Most parent training programs focus on providing psychoeducation regarding CBT techniques for childhood anxiety. According to this approach, parents are provided with tools to coach their children through psychoeducation surrounding anxiety, facilitate strategies for coping with anxiety, and promote shifts in child behavior to promote inhibitory learning (in which perceptions of safety begin to outweigh fear through exposure to anxiety-provoking stimuli). Comparatively, the parent training program examined by Lebowitz and team, SPACE, emphasizes training to reduce family accommodation.
“Family accommodation refers to the myriad changes in parental behaviors and routines intended to help a child avoid or alleviate anxiety-related distress,” they explain. “Despite being well-intentioned, family accommodation is linked to more severe child anxiety and greater functional impairment, and may predict poorer response to CBT.”
A total of 124 children (and their parents) between seven and 14-years-of-age diagnosed with anxiety disorders were enrolled to participate and divided into both study conditions (a 12-session SPACE training for parents, or a 12-session CBT program for patients). Ninety-seven participants attended all required sessions and training, and attrition rates were generally even across conditions.
“The present investigation was a randomized controlled noninferiority trial to determine whether SPACE is as efficacious as CBT, the best-established, strongest evidence-based treatment for childhood anxiety disorders. Non-inferiority methodology was selected rather than the more commonly reported superiority testing because failure to show superiority of one treatment over another is insufficient evidence of treatment equivalence.”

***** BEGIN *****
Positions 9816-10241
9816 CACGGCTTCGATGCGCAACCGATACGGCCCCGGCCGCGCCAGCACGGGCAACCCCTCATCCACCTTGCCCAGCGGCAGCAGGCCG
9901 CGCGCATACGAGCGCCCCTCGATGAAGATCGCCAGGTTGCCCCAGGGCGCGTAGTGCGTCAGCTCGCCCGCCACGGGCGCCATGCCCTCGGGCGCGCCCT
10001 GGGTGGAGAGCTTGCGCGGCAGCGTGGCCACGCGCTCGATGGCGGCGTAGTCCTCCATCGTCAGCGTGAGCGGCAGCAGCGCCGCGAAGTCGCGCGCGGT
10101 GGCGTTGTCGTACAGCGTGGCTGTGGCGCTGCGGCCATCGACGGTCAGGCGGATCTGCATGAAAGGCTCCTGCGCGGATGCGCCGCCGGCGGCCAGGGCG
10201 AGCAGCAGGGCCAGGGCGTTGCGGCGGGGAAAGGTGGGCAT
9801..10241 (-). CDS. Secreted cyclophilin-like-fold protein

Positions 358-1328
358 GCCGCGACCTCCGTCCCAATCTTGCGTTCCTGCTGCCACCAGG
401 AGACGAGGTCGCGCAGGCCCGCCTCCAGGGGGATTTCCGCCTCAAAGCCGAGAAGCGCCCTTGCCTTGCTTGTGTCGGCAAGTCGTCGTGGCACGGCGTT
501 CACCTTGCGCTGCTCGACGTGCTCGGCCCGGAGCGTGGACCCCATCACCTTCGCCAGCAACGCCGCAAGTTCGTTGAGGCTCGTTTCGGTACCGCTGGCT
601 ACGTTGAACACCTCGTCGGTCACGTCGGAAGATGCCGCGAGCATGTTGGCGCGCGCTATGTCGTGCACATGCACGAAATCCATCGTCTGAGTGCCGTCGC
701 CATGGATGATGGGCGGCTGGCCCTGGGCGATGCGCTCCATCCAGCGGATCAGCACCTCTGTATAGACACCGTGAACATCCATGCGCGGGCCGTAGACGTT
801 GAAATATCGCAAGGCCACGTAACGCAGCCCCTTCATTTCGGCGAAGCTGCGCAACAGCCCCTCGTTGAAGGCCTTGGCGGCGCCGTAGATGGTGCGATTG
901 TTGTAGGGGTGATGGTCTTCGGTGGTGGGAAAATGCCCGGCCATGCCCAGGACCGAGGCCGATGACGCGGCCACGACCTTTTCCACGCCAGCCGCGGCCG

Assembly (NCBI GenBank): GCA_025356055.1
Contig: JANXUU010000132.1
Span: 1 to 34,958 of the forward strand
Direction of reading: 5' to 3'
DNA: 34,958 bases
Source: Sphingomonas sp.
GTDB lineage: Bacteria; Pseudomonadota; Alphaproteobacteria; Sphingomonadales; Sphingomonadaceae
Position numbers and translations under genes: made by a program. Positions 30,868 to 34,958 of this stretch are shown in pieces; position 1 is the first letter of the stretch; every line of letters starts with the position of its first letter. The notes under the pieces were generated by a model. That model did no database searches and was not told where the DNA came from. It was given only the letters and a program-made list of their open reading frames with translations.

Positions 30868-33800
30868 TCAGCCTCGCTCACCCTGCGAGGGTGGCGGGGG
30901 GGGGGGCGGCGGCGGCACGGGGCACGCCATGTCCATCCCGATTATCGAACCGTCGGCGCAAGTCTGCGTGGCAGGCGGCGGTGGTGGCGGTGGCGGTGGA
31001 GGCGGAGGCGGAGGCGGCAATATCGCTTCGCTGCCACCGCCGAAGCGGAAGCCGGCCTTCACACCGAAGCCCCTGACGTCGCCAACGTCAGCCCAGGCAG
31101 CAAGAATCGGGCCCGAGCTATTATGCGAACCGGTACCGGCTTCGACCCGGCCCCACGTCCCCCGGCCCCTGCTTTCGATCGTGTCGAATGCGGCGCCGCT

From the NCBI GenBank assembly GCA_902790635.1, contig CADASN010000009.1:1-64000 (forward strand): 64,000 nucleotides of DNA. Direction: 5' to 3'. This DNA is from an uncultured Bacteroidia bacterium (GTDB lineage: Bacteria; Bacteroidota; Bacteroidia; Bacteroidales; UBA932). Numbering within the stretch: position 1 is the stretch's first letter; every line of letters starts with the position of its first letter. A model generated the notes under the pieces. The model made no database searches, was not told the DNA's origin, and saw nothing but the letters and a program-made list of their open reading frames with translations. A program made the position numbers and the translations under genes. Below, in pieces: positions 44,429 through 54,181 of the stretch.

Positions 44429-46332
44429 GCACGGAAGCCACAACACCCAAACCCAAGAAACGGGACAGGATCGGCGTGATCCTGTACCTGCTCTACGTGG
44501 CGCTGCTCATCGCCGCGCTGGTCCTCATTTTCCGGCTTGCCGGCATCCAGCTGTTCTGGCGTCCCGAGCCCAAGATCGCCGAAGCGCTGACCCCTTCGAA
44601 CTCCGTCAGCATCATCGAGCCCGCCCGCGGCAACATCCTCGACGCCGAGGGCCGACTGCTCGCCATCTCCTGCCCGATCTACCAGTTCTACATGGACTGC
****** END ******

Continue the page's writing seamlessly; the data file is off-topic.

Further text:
Consistent with what had been predicted, the results established non-inferiority of the SPACE approach to parent training when compared with CBT for child participants across both primary (“clinician-rated measures of child anxiety”) and secondary outcomes (“child and parent ratings of child anxiety and of family accommodation, as well as a parent-rated measure of parenting stress”). The SPACE and CBT conditions, both reduced child anxieties, resulted in similar reductions in family accommodation and were acceptable and satisfactory by clients.
More research is needed to explore the generalizability of these results and to test the strength of various approaches to parent training. However, Lebowitz and colleagues’ work provides preliminary support and possible directions for parent training in the treatment of childhood anxiety.
Parent training may be a valuable option when child buy-in is absent, or when developmental or communication problems are such that child-based treatment isn’t viable. On a larger scale, attention to caregiver qualities also represents an acknowledgment that systems beyond a child’s internal processes and genetics inform the development and experience of anxiety. Importantly these systems may extend beyond the family unit, but caregivers represent one potential access point.
Lebowitz, E. R., Marin, C., Martino, A., Shimshoni, Y., & Silverman, W. K. (2019). Parent-Based Treatment as Efficacious as Cognitive-Behavioral Therapy for Childhood Anxiety: A Randomized Noninferiority Study of Supportive Parenting for Anxious Childhood Emotions. Journal of the American Academy of Child & Adolescent Psychiatry.